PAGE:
Dora Spenlow Quotes in David Copperfield
What an idle time! What an unsubstantial, happy, foolish time! Of all the times of mine that Time has in his grip, there is none that in one retrospection I can smile at half so much, and think of half so tenderly.
Some happy talent, and some fortunate opportunity, may form the two sides of the ladder on which some men mount, but the rounds of that ladder must be made of stuff to stand wear and tear; and there is no substitute for thorough-going, ardent, and sincere earnestness. Never to put one hand to anything, on which I could throw my whole self; and never to affect depreciation of my work, whatever it was, I find, now, to have been my golden rules.
How much of the practice I have just reduced to precept, I owe to Agnes, I will not repeat here. My narrative proceeds to Agnes, with a thankful love.
"There is nothing," said Annie, "that we have in common. I have long found that there is nothing. If I were thankful to my husband for no more, instead of for so much, I should be thankful to him for having saved me from the first mistaken impulse of my undisciplined heart."
Finding at last, however, that, although I had been all this time a very porcupine or hedgehog, bristling all over with determination, I had effected nothing, it began to occur to me that perhaps Dora's mind was already formed.
"I am afraid it would have been better, if we had only loved each other as a boy and girl, and forgotten it. I have begun to think I was not fit to be a wife.
[…] If I had been more fit to be married, I might have made you more so, too. Besides you are very clever, and I never was."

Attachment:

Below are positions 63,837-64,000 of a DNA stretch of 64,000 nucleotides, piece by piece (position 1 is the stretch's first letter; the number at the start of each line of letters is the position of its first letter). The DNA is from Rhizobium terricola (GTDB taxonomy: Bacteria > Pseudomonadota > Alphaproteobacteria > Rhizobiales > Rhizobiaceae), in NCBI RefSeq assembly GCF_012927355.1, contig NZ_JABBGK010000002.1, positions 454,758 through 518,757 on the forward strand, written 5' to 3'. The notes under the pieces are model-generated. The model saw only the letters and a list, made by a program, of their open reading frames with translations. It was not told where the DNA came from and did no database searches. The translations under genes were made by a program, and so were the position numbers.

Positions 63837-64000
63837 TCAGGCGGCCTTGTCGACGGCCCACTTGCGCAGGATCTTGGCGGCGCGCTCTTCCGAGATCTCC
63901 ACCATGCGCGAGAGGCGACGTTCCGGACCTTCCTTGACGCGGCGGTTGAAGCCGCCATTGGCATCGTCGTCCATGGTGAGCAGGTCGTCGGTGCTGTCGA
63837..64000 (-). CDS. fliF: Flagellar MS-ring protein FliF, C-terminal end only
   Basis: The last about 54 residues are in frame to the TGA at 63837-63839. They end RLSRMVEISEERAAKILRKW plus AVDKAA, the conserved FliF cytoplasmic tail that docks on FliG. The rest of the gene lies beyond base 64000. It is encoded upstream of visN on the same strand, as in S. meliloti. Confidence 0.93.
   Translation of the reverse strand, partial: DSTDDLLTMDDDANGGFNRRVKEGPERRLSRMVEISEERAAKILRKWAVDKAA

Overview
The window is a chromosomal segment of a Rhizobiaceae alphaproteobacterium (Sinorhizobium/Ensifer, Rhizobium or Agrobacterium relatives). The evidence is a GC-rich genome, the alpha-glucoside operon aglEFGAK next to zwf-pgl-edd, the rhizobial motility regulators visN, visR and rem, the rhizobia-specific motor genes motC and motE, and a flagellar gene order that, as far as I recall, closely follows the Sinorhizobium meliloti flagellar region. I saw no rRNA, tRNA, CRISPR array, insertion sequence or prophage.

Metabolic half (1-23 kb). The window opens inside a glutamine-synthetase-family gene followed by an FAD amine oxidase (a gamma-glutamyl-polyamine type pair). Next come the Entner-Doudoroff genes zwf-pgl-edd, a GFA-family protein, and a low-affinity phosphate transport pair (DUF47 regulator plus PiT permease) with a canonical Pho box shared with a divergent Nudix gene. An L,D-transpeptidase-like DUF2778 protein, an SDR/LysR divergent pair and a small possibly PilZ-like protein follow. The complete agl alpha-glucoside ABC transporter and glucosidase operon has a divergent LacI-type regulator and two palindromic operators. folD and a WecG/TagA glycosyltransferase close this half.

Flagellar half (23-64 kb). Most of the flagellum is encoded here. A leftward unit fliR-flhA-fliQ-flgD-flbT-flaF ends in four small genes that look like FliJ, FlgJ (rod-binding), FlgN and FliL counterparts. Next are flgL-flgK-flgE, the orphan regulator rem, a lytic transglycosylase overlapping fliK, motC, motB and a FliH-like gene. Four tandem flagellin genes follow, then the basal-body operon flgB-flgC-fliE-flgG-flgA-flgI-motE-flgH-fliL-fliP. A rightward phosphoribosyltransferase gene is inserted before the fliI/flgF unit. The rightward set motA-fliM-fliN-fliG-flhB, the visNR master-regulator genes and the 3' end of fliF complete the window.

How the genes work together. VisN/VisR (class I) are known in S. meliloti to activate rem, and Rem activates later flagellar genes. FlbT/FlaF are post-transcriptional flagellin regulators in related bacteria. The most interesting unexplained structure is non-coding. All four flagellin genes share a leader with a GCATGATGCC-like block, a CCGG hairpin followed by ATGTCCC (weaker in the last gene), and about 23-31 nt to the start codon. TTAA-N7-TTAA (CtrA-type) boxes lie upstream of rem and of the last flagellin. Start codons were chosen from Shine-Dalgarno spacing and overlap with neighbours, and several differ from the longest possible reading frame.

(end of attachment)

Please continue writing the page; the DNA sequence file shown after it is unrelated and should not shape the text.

"We have been very happy, my sweet Dora."
"I was very happy, very. But, as years went on, my dear boy would have wearied of his child-wife. She would have been less and less a companion for him. He would have been more and more sensible of what was wanting in his home. She wouldn't have improved. It is better as it is."
I had thought, much and often, of my Dora's shadowing out to me what might have happened, in those years that were destined not to try us; I had considered how the things that never happen, are often as much realities to us, in their effects, as those that are accomplished. The very years she spoke of, were realities now, for my correction […] I endeavoured to convert what might have been between myself and Agnes, into a means of making me more self-denying, more resolved, more conscious of myself, and my defects and errors.
And O, Agnes, even out of thy true eyes, in that same time, the spirit of my child-wife looked upon me, saying it was well; and winning me, through thee, to tenderest recollections of the Blossom that had withered in its bloom!